|Publication number||US5652578 A|
|Application number||US 08/522,168|
|Publication date||Jul 29, 1997|
|Filing date||Jun 9, 1995|
|Priority date||Jun 9, 1995|
|Publication number||08522168, 522168, US 5652578 A, US 5652578A, US-A-5652578, US5652578 A, US5652578A|
|Original Assignee||Snow; Donald|
|Export Citation||BiBTeX, EndNote, RefMan|
|Patent Citations (11), Referenced by (8), Classifications (17), Legal Events (5)|
|External Links: USPTO, USPTO Assignment, Espacenet|
This invention relates to position identifying systems. More particularly this invention relates to devices employed by campers, hikers, hunters, and other sportsmen in the wilderness used to maintain their bearings and insure against the possibility of becoming lost.
The traditional instrument used by sportsmen to maintain their bearings is the compass. The problem with the compass is that it is difficult to use. For example, if a hunter chases an animal around in a circle, later learning which way is north is not likely to be of much help in guiding him back to his vehicle.
More recently global positioning systems have become available to sportsmen. The size of these receivers while still burdensome has greatly improved. One problem with global positioning systems is that their method of use is somewhat of a trial and error process; a cognitive determination is required which is beyond the skill of children and the training of many adults. In extreme cold, blizards, or other exhaustive conditions the use of global positioning systems requires a lot of concentration. Another problem with global positioning systems is that their cost is prohibitive for most outdoor enthusiasts.
It is an object of this invention to provide an apparatus and method of directing sportsmen and children back to a camp, or home base in the wilderness. It is an object of this invention to provide an apparatus which is convenient to use and easy to carry. It is yet a further object of this invention to provide an apparatus which is relatively inexpensive to manufacture and affordable to use.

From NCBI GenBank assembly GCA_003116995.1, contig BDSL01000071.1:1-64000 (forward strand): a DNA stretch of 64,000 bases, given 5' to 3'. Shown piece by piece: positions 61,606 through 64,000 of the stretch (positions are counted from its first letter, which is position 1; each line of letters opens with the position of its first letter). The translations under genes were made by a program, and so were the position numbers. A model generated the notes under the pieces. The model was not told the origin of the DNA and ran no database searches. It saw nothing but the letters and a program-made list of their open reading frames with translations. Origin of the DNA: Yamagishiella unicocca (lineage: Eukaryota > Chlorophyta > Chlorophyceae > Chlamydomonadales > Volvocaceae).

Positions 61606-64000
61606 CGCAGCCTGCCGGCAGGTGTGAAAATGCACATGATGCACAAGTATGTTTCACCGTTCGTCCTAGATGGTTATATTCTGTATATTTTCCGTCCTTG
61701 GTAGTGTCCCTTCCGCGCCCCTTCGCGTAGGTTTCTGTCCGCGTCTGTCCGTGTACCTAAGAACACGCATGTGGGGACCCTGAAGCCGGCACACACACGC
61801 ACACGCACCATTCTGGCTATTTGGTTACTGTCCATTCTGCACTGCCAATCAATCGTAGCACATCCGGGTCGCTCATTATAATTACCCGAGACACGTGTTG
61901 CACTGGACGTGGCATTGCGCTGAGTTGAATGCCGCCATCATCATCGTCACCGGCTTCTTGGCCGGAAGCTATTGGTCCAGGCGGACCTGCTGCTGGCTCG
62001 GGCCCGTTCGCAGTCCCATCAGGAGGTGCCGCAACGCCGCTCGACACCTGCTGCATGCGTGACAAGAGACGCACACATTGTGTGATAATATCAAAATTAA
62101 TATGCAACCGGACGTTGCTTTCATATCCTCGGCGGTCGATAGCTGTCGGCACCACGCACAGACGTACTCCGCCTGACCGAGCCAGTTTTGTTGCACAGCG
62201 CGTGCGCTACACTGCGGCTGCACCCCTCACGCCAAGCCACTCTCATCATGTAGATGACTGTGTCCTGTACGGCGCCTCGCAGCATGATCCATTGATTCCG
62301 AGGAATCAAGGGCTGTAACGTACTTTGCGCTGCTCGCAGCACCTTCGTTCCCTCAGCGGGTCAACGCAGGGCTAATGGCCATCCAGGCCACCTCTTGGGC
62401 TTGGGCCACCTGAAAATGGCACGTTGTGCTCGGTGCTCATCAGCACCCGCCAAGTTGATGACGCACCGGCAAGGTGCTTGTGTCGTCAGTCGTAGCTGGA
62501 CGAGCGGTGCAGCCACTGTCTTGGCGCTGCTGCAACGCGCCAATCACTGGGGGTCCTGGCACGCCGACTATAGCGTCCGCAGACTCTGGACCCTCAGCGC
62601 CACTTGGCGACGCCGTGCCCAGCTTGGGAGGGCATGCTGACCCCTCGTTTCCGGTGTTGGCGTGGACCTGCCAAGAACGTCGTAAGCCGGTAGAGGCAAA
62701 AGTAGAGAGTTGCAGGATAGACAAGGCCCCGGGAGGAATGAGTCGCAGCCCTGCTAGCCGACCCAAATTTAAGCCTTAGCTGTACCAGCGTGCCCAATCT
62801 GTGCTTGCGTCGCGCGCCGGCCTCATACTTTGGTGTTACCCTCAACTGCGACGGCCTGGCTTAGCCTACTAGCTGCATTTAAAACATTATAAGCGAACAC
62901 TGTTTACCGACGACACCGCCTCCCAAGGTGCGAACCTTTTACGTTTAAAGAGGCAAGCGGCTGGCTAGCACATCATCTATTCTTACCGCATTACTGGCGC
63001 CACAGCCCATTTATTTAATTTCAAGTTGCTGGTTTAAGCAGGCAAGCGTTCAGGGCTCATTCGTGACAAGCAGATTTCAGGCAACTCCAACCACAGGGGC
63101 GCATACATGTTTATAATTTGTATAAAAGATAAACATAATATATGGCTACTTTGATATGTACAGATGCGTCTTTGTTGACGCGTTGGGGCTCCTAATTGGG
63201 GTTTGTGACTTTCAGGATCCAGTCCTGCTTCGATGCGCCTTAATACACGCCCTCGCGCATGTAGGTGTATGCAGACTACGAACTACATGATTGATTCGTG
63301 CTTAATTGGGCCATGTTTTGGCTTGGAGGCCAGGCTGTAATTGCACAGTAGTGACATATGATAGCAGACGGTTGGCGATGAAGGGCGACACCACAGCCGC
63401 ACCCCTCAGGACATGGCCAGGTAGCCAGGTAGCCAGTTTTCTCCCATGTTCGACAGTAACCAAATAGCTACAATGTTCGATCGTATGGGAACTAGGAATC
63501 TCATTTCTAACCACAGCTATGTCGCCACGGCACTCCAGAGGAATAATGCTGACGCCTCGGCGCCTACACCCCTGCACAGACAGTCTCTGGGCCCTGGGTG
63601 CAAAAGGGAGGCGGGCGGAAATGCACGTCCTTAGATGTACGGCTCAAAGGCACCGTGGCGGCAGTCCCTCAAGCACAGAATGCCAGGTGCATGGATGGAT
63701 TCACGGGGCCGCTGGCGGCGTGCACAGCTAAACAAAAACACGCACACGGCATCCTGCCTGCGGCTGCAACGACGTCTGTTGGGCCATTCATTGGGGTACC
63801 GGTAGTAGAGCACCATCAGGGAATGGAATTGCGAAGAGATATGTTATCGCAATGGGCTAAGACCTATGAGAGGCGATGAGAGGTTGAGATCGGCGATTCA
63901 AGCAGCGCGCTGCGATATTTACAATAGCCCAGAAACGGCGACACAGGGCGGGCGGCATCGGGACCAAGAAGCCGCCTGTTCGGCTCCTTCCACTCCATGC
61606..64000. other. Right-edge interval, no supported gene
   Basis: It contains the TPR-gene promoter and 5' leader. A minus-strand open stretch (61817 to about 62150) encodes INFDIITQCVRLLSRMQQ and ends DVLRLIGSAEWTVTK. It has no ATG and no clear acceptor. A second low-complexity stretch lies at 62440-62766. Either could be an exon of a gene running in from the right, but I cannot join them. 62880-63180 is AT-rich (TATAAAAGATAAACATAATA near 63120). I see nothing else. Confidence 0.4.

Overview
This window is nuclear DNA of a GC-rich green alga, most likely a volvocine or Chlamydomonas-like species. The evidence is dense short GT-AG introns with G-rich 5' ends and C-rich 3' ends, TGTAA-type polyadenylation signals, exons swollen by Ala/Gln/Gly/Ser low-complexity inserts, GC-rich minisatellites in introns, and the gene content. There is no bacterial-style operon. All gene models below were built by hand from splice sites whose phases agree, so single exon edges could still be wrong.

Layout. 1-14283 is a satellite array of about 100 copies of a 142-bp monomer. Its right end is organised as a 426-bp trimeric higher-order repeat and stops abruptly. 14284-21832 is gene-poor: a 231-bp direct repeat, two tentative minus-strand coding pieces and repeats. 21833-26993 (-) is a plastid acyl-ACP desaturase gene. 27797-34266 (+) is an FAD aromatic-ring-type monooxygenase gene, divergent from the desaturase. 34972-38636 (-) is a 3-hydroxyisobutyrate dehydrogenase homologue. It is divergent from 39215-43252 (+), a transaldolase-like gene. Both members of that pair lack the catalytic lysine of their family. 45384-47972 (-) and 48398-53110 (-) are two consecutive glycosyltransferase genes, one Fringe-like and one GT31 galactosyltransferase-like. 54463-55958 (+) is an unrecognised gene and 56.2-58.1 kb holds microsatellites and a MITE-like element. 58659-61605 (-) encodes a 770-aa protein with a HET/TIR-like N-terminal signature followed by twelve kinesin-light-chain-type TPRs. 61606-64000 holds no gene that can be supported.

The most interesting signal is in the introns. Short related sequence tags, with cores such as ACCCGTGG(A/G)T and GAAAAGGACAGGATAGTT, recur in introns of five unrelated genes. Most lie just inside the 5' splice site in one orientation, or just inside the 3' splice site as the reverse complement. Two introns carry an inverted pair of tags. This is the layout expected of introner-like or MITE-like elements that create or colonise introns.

One aspect of this invention provides for a method of determining the direction of a home base in the out-of-doors comprising the following steps: broadcasting in a continuous signal from a home base transmitter; carrying a receiver; and determining the direction of the home base with respect to the receiver by determining in which direction with respect to the receiver, that the signal is strongest.
A preferred aspect of this invention further provides for the step of magnetically adhering an antenna on the exterior of a vehicle, plugging a home base transmitter into a cigarette lighter receptacle on the vehicle and broadcasting a warble tone from the transmitter.
Various other objects, advantages and features of this invention will become apparent to those skilled in the art from the following description in conjunction with the accompanying drawings.
FIG. 1 is a perspective view of a preferred embodiment of a Home Base Directional Indicator receiver.
FIG. 2 is a block diagram of the components in the receiver shown in FIG. 1.
FIG. 3 is a block diagram of the components in the Home Base Directional Indicator transmitter.
The following is a discussion and description of the preferred specific embodiments of this invention, such being made with reference to the drawings, wherein the same reference numerals are used to indicate the same or similar parts and/or structure. It should be noted that such discussion and description is not meant to unduly limit the scope of the invention.
Turning now to the drawings and more particularly to FIG. 1 we have a perspective view of a Home Base Directional Indicator receiver 50. The Home Base Directional Indicator system comprises a receiver 50 and a transmitter 21. The Home Base Directional Indicator transmitter 21 shown in FIG. 3 is adapted to operate on 12 VDC. A cigarette lighter receptacle power plug 23 taps the electrical power supply in a vehicle (not shown). A transformer 24 further reduces this input voltage to power the components of the transmitter 21. A warble tone oscillator 26 generates a bitonal output tone. A bitonal output has been found not only to be more distinctive than a monotone, but also less fatiguing to a listener. The output from the warble tone oscillator 26 is first amplified in an audio amplifier 28. It is further amplified in an intermediate power amplifier 30, and finally amplified in a power amplifier 32 before being outputed to a broadcast antenna 34 which is positioned on the exterior of a vehicle (not shown) by a mounting magnet 36. A second oscillator 38 is also outputed through a buffer 40 to the intermediate power amplifier 32.
The home base directional indicator transmitter 21 operates above the general radio services band. Canadian government regulations limit broadcast power to 5 watts unmodulated carrier power (which with double sideband will be 10 watts) without licensing. Only the following general carrier frequencies are permitted 26.995, 27.045, 27.095, 27.145 and 27.195 MHz. Of these frequencies the lowest, 26.995 is preferred because it radiates furthest. American government regulations permit the same power and frequencies as are available in Canada, but additionally allow 25 watts at 27.255 MMz for license exempt use.